• ‘At times I wonder why some of the actors have agents in Hollywood whereas I strongly feel that an Indian star will look the best in an Indian flick.’
      • ‘With a considerably larger cast of main characters, this second novel takes in three generations and a wide milieu of itinerant bed-hopping actors, theatrical agents and journalists.’
      • ‘I was rehearsing for a small part in Chicago, though my agent felt a understudy role in Alabama was more likely.’
      • ‘I rarely deal with agents because we breed our own players and I won't deal with agents on their behalf.’
      • ‘I sent out 20 or 30 copies of the first three chapters to agents and I had six agents who wanted to represent me.’
      • ‘Young women writers (and their agents and their editors) are making money and gaining power.’
      • ‘If he is able to explore his options, don't be surprised if at least 10 teams make an initial call to his agent on Spikes' behalf.’
      • ‘Before long, I established a relationship with him that was part publicist, part business agent, and part supplier.’
      • ‘In a first letter to the club, Magnier and McManus questioned the role of agents in recent transfers in and out of United, and the money paid to them by United.’
      • ‘Not that Everett is exactly hassling his agent for alpha male roles.’
      • ‘So then I get bombarded with 18 million resumes and 8x10s, and I'm being chased down the street by agents and actors, and so I get on a boat and sail out to sea.’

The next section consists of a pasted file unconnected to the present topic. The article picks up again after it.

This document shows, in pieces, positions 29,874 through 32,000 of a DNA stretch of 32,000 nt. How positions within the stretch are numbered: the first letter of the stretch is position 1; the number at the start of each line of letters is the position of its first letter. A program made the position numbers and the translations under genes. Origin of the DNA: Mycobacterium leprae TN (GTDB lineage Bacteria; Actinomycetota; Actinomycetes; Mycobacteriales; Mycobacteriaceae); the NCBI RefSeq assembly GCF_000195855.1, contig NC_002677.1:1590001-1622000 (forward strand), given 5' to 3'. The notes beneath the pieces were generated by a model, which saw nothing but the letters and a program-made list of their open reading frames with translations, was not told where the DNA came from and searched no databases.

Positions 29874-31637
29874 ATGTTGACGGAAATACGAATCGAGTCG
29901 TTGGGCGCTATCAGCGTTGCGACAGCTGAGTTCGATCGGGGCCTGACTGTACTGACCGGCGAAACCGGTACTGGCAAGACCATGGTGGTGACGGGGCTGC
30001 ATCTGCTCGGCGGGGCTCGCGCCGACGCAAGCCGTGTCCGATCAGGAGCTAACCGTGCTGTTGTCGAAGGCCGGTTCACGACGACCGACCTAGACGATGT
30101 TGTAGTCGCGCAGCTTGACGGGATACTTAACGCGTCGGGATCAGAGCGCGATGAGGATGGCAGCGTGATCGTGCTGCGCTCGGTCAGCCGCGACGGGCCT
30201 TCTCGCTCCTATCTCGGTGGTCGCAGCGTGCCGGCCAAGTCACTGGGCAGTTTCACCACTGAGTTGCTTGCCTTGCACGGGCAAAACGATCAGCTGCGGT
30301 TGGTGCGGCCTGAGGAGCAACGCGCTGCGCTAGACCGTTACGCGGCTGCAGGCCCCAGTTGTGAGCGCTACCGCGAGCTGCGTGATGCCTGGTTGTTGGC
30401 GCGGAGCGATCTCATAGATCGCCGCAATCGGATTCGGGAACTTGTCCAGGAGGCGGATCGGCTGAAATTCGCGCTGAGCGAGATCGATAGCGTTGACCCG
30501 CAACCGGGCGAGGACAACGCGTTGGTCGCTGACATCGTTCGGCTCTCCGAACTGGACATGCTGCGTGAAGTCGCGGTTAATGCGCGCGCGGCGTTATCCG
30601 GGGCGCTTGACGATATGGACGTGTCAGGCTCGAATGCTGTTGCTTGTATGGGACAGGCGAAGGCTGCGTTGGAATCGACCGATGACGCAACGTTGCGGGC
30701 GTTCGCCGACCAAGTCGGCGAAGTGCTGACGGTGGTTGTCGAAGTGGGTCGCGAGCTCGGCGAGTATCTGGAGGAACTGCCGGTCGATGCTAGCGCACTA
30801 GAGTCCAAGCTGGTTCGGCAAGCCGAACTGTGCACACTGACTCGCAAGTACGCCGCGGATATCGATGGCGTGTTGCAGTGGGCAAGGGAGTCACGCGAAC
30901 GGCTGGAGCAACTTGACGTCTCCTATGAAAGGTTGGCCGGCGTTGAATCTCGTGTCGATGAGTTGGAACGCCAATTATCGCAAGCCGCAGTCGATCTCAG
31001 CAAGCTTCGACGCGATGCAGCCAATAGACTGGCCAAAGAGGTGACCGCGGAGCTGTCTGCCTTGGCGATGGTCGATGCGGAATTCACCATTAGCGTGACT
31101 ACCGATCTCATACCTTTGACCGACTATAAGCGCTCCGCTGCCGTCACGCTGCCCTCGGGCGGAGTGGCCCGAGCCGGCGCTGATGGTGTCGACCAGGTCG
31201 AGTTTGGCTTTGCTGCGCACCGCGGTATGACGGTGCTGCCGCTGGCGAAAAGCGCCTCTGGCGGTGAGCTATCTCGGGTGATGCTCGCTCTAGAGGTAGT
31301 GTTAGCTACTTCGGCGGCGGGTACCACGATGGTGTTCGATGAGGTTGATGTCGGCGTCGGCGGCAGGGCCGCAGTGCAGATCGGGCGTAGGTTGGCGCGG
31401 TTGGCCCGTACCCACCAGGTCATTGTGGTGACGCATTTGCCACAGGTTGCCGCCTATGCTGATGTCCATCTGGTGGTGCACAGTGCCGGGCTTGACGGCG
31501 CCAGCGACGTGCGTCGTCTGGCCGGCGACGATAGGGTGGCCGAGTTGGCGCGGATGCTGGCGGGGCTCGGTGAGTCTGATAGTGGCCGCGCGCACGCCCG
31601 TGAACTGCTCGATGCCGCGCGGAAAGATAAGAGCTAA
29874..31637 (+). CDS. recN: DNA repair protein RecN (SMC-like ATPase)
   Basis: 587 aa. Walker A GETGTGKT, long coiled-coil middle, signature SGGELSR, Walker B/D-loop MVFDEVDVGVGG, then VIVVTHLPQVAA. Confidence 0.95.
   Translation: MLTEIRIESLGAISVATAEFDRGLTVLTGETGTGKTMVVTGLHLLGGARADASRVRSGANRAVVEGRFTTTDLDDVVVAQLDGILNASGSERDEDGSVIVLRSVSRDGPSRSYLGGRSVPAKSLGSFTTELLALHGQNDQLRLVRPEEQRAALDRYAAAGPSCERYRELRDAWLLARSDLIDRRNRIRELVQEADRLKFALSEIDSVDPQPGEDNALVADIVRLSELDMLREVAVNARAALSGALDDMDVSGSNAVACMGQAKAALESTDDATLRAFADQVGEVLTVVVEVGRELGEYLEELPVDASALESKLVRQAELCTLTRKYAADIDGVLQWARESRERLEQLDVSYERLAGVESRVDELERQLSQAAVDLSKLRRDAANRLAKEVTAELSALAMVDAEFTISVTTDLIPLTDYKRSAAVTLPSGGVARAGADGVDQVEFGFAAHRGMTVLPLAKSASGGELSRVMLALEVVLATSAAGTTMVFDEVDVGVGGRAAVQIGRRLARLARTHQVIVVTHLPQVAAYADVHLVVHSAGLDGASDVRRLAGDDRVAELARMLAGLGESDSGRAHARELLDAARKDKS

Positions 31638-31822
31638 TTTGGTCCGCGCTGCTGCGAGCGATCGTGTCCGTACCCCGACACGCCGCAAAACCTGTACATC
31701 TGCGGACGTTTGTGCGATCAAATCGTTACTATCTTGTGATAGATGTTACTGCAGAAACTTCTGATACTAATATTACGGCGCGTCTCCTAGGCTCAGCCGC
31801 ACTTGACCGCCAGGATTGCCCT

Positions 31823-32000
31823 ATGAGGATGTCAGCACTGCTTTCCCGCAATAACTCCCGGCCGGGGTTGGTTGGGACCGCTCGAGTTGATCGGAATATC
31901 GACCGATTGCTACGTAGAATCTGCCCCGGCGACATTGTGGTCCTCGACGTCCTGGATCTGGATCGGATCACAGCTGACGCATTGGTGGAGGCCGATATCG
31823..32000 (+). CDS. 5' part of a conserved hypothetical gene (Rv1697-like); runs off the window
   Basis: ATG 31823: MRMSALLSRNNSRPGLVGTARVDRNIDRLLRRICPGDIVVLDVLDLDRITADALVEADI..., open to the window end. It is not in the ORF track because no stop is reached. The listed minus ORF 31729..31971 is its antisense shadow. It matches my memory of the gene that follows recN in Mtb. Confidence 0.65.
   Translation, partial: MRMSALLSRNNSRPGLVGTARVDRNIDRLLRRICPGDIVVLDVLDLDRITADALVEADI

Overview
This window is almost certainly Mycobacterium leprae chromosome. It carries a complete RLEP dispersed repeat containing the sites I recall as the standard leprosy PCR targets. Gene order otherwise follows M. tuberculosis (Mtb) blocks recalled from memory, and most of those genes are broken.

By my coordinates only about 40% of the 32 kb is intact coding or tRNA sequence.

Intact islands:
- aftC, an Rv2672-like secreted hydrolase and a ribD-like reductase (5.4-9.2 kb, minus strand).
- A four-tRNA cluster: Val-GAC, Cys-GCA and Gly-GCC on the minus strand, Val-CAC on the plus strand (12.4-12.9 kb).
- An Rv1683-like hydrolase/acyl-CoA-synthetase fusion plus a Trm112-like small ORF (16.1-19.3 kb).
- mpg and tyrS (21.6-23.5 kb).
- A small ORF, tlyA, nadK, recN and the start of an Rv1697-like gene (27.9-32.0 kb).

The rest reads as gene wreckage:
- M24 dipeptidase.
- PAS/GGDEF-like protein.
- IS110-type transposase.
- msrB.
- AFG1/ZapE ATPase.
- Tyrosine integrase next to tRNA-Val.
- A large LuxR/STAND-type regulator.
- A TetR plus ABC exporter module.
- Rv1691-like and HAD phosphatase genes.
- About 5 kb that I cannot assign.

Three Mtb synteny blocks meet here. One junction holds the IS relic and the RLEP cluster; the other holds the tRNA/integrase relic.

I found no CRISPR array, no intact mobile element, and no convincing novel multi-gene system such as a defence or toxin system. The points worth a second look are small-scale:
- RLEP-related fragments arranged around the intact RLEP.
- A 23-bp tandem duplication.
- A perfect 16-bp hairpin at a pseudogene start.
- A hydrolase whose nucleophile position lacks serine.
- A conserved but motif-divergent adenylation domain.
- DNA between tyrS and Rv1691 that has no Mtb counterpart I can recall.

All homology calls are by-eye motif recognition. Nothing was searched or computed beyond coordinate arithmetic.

• ‘But behind the scenes there are angry agents, frustrated writers and a queue of people itching to say, ‘I told you so.’’
    2. 1.2 A person or company that provides a particular service, typically one that involves organizing transactions between two other parties.
      ‘a travel agent’
      ‘shipping agents’
      ‘a real-estate agent’
      • ‘From a product manufacturer's viewpoint, there continues to be a growing need to provide value-added services to agents.’
      • ‘Developers or agents often provide a letting agency as part of their service but the information you gather here is unlikely to provide a truly objective view.’
      • ‘She did not advertise the unit for rent, nor did she employ the services of a rental agent or of a real estate firm.’
      • ‘There will also be private shows, which involve one or two agents and developers running their own exhibition in a hotel.’
      • ‘Some mobile service agents will also provide you with a replacement mobile phone while yours is being repaired.’
      • ‘In BVI, the Bahamas, Niue, and the Seychelles, the parent company acts solely as a company formation agent and provides related services.’